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Jerry Romig
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    (November 16, 1929-December 23, 2015)
    Lifelong New Orleans resident
    Broadcaster, civic booster and public relations executive
    New Orleans Saints play-by-play public address announcer, serving 446 consecutive games (1969-2013)
    Called his last New Orleans Saints game in 2013; was succeeded by his son Mark later that same year
    Joined the staff of the afternoon New Orleans States in the Sports Department, in 1953
    Joined WDSU Channel 6 Broadcasting Services in 1955
    Spent 19 years with Channel 6, eventually achieving the status of Vice-President
    Hired to call Green Wave games, in 1968; hired to replace announcer Buddy Diliberto to call Saints games, a year later
    Left WDSU, to accept a position with the Archdiocese of New Orleans, in 1974
    Became the founding President and General Manager of WLAE-TV, Channel 32
    President and Chairman of the Sugar Bowl Committee; President of the Press Club of New Orleans
    Retired from broadcasting, joining Peter A. Mayer as Parish Medical Senior Council, from 2004 to 2008
    Hosted the syndicated health/medicine-related talk show, 'Tulane On-Call' on Cox TV, as well as the New Orleans Aviation Board regular cable show
    His rallying cry? 'Firrsst downn! Saaainntsss!!'
    His catchphrase was so closely associated with him that he was regularly asked to repeat it by people in non-sports settings (he always did).
    This catch phrase incidentally also became his given nickname when he was made an honorary member of the 610 Stompers.
    He claimed to have kept his snarling baritone sportscaster voice in shape with a mixture of honey and lemon juice.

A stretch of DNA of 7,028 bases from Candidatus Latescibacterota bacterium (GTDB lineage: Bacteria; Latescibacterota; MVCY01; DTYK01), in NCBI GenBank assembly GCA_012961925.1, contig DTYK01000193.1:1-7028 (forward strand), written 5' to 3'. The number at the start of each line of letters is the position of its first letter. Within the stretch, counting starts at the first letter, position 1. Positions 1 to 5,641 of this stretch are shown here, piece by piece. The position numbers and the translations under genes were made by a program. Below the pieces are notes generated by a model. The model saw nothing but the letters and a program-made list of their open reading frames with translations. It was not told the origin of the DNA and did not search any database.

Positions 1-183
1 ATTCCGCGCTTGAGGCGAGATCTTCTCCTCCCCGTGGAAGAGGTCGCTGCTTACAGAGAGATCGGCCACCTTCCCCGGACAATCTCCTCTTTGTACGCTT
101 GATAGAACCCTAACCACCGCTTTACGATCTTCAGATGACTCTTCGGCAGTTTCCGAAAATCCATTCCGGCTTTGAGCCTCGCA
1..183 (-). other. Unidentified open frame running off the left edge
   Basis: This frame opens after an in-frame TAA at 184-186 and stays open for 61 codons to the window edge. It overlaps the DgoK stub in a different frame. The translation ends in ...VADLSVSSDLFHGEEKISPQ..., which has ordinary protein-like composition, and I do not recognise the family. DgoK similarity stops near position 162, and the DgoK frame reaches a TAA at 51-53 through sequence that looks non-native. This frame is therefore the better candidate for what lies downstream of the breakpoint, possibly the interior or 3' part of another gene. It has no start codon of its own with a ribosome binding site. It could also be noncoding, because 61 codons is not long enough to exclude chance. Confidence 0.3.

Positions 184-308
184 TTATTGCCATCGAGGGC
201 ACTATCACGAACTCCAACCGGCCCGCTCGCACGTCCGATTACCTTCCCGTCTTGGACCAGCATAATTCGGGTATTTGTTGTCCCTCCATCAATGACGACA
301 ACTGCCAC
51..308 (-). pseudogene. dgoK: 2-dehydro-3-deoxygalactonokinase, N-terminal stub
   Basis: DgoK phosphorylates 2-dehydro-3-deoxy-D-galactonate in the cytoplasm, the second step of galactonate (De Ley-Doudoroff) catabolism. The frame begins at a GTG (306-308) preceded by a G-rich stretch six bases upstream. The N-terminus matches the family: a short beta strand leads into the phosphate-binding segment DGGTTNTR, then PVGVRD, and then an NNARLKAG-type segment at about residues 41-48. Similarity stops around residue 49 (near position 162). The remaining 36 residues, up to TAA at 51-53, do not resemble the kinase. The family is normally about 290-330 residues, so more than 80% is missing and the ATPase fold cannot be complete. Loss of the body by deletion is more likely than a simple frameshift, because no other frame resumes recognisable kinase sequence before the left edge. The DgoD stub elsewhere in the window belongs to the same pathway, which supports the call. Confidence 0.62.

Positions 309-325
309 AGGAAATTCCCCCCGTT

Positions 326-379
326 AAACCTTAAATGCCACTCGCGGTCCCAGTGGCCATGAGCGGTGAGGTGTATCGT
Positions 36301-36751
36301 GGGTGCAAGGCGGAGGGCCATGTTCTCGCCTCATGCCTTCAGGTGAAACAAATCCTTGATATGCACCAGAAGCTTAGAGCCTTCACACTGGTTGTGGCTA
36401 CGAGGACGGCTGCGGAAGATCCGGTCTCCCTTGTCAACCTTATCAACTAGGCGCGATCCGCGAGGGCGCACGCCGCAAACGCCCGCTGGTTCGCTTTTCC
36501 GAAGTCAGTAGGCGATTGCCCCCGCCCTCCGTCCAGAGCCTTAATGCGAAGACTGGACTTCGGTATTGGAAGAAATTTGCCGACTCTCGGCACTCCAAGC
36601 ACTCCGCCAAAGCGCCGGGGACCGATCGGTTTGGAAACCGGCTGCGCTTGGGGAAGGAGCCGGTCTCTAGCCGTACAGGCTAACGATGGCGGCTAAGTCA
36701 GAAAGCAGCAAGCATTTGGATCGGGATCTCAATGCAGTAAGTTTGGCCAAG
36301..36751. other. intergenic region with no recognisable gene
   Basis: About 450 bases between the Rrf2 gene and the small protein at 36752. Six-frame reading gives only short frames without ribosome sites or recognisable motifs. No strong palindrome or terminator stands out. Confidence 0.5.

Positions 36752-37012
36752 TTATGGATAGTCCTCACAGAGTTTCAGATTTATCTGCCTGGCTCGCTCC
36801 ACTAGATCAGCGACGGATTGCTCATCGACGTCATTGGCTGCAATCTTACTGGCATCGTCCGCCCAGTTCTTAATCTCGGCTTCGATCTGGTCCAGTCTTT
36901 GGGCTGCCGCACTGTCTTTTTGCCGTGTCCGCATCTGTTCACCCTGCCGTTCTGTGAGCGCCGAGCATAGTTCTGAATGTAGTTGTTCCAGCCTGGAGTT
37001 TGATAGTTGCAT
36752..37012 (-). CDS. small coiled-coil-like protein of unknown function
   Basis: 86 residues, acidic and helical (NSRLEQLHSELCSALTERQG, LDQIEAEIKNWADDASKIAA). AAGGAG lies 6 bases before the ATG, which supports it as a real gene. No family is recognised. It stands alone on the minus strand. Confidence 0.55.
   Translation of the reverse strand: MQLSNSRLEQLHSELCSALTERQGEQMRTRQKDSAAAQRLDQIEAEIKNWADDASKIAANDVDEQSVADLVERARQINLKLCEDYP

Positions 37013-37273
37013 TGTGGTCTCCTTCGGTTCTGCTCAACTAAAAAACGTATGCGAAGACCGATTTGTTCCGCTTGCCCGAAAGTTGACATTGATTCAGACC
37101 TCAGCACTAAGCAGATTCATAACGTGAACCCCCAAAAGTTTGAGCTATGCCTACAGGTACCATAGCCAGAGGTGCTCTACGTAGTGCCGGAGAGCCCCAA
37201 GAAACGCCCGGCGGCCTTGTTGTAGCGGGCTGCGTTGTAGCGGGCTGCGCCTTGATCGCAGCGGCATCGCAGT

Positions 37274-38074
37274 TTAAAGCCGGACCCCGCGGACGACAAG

His son recalled him getting so excited after a play, that he pounded his fist into a table and had to spend the second half of the game with his hand in a cup of ice.
    He was elected to the Louisiana Sports Hall of Fame.
    He was named one of the 10 Outstanding Persons by the Institute for Human Understanding, in recognition of his charity work (1988).
    He joined the Daughters of Charity to create an Office of Development for Hotel Dieu Hospital, which later became University Hospital (1990).
    He was the recipient of the YLC's Role Model of the Year Award, and received the Volunteer Activist Award from the St. Elizabeth's Guild.
    He began his career at the age of sixteen, when he began writing as a stringing reporter for the Times Picayune newspaper.
    As a boy, he took part in a 5 1/2 hour, three-mile procession from downtown New Orleans to City Park massive four-day reception for Pope Pius XI, in October 1938.
    He was part of the Channel 6 Broadcasting team that was awarded the George Foster Peabody Medal for Public Service Television.
    He and his wife of sixty years took in well over two dozen foster children.
    He was honored by Mayor Mitch Landrieu with the New Orleans Legends Award.
    His family home in Lakeview was destroyed in Hurricane Katrina, along with photos of his children and the foster children he reared with his wife.
    When he stepped away from his microphone in 2013, the team gave him one of the bulky, diamond-encrusted rings that commemorated the Saints' Super Bowl victory in 2010.
    The stadium's house control booth was renamed the Jerry Romig House Control Booth A.
    He is recipient of the Order of St. Louis Medal and was honored by Pope John Paul II as a Knight of St. Gregory.

Credit: BoyWiththeGreenHair

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